Climbing Roses

Iceberg climbing rose

Zone Ramsbottom Lancashire | annafiske added on November 22, 2018 | Answered

Hello. I have an iceberg climbing rose in a large terracotta pot. It is from my dad\'s house so it\'s very sentimental and I would like it to stay in the pot. I will plant it when I have a house with a proper garden. Is it possible to keep it pruned so that it can stay in the pot for a couple of years? What\'s the best way to look after it.

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Answered on November 25, 2018

It is possible to grow an Iceberg rose in a container but the one it is currently in is too small. If it has been in this pot for some time, look for one that is 16 inches deep and 15 inches in diameter. It isn't unusual to have to repot container roses every 2 years to accommodate the growing root mass and to replenish the deteriorating potting mix. There should be potting mix almost to the pot's rim. Don't use terra cotta if you live where winter freezes are an issue; moisture absorbed by the terra cotta will cause the pot to crack. It is best to repot when the plant is dormant. Gently wash off the soil. Try to straighten roots that are going around the outside edge of the container. If they can't be straightened or won't fit into the new container while straight, it is best to trim them until they fit and are straight. Make sure to clean your secateurs first. Don't skimp on the quality of your potting mix and don't use regular soil. If your area gets lots of rainfall, add 1 Cup of extra perlite to the potting mix to speed drainage. You will need rose food; try to find one for container roses. Your rose needs a minimum of 6 hr of direct sunlight daily. It will not thrive indoors. Routine rose pruning is done in early spring as the leaf buds begin to swell - before you see leaves on the plant. However, any time you notice dead, diseased or damaged canes, they should be removed right away. They are more easily penetrated by insects and disease than healthy canes. Here is an article on growing roses in containers:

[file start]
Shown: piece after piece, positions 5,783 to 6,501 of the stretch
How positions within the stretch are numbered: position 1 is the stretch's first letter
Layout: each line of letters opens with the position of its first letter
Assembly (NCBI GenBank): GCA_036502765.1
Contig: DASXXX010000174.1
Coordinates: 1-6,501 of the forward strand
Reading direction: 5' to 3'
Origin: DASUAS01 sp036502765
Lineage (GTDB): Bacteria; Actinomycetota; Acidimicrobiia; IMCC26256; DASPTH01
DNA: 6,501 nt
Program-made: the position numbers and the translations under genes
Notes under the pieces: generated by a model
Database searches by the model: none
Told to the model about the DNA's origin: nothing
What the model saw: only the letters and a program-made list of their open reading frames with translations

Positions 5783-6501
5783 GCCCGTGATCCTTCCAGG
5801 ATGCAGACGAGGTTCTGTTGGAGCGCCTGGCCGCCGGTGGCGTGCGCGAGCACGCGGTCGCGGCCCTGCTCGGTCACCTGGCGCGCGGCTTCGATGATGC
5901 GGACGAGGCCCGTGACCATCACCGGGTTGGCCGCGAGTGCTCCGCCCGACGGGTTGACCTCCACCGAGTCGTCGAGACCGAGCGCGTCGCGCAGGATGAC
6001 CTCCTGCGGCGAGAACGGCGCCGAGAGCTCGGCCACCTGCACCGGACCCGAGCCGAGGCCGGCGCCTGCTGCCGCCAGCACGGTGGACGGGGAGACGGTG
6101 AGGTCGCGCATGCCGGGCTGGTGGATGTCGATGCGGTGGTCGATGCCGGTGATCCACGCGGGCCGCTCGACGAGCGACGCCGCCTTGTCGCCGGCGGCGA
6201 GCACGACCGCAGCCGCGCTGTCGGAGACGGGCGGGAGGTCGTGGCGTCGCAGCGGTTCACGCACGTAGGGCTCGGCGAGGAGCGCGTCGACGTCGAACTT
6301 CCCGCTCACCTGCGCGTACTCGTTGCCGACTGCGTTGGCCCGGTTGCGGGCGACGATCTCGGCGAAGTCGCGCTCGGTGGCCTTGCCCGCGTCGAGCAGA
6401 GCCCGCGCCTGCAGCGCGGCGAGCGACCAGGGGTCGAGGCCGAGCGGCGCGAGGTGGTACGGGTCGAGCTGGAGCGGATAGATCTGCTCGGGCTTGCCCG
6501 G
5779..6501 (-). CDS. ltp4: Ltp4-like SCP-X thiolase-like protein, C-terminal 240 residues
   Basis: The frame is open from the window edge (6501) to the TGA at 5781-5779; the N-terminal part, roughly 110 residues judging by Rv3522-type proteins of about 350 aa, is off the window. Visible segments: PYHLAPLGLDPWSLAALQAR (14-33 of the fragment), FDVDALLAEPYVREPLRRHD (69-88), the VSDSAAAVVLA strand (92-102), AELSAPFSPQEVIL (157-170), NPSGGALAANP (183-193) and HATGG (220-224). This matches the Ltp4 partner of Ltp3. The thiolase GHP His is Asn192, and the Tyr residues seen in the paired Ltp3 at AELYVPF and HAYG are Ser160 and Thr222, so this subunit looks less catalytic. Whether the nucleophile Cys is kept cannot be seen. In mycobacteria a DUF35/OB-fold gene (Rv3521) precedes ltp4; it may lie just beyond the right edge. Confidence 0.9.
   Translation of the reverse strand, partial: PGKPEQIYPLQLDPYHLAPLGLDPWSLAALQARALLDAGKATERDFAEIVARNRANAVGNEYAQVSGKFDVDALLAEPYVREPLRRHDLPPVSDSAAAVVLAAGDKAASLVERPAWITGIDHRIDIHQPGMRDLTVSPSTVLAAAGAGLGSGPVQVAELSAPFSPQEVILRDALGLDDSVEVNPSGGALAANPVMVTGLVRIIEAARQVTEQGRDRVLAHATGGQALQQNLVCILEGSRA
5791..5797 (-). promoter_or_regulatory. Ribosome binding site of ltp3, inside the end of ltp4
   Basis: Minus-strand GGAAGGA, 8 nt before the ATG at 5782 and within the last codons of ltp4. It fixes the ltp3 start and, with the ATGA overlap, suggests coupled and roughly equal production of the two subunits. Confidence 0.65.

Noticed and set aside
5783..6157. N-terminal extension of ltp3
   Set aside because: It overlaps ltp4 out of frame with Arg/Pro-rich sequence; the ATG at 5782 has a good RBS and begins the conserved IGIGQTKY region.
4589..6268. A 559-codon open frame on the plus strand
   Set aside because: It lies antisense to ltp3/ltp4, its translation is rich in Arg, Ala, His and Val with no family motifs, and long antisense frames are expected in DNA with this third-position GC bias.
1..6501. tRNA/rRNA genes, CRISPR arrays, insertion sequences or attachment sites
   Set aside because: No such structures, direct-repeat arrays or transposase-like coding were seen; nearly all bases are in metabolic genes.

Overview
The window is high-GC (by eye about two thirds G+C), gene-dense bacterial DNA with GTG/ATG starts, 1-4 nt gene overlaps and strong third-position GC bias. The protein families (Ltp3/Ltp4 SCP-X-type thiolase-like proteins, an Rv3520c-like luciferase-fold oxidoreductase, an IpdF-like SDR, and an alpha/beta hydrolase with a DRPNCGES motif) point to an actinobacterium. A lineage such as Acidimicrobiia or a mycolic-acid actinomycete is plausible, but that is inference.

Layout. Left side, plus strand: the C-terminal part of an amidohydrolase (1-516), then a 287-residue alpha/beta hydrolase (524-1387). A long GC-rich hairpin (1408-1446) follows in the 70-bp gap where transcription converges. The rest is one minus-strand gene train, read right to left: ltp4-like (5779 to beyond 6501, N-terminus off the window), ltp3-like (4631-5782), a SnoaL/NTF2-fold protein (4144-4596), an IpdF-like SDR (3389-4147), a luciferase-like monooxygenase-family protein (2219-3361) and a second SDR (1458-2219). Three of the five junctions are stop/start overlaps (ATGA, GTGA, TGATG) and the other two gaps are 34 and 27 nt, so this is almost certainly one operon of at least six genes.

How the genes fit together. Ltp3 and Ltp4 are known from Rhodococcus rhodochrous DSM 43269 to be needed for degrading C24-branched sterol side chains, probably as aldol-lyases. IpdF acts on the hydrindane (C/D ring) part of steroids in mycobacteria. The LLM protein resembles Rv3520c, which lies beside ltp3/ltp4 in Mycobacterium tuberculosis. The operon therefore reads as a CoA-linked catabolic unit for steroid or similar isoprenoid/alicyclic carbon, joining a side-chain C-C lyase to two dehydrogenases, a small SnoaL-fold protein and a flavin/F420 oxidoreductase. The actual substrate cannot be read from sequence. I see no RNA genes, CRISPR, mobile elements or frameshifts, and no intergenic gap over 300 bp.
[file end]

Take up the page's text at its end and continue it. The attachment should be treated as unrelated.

There are many videos on how to care for roses and the RHS has a very thorough website that goes over all aspects of rose care.

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